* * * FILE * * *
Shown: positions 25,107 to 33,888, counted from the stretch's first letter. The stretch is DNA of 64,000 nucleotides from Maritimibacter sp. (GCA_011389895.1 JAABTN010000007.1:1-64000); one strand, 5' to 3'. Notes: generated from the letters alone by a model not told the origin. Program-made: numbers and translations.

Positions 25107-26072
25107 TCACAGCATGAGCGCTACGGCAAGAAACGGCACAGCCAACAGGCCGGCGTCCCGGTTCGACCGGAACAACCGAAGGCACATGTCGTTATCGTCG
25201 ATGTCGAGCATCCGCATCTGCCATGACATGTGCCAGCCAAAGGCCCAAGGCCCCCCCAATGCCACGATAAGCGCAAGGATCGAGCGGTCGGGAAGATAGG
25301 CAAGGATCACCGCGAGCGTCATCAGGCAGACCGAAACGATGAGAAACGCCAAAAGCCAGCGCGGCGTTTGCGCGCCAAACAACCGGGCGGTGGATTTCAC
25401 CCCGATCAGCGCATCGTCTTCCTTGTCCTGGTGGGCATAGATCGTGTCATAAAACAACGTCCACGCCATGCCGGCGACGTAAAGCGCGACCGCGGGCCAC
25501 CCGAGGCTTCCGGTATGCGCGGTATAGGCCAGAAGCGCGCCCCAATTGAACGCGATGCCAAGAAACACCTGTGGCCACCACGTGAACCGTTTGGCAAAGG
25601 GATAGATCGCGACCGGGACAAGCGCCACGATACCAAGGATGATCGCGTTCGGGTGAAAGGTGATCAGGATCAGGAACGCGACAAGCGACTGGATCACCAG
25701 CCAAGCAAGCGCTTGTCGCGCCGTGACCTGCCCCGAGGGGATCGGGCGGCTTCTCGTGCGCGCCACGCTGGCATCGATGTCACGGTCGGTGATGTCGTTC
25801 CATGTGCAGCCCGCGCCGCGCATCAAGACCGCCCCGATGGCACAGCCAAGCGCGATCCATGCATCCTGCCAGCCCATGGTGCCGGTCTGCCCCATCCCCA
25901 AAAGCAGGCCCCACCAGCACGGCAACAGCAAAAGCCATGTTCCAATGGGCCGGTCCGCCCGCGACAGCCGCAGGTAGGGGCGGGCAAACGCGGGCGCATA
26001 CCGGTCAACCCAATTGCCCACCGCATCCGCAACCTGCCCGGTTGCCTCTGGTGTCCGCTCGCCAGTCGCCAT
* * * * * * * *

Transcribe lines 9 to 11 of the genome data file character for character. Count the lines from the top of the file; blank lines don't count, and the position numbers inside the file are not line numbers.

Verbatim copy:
25701 CCAAGCAAGCGCTTGTCGCGCCGTGACCTGCCCCGAGGGGATCGGGCGGCTTCTCGTGCGCGCCACGCTGGCATCGATGTCACGGTCGGTGATGTCGTTC
25801 CATGTGCAGCCCGCGCCGCGCATCAAGACCGCCCCGATGGCACAGCCAAGCGCGATCCATGCATCCTGCCAGCCCATGGTGCCGGTCTGCCCCATCCCCA
25901 AAAGCAGGCCCCACCAGCACGGCAACAGCAAAAGCCATGTTCCAATGGGCCGGTCCGCCCGCGACAGCCGCAGGTAGGGGCGGGCAAACGCGGGCGCATA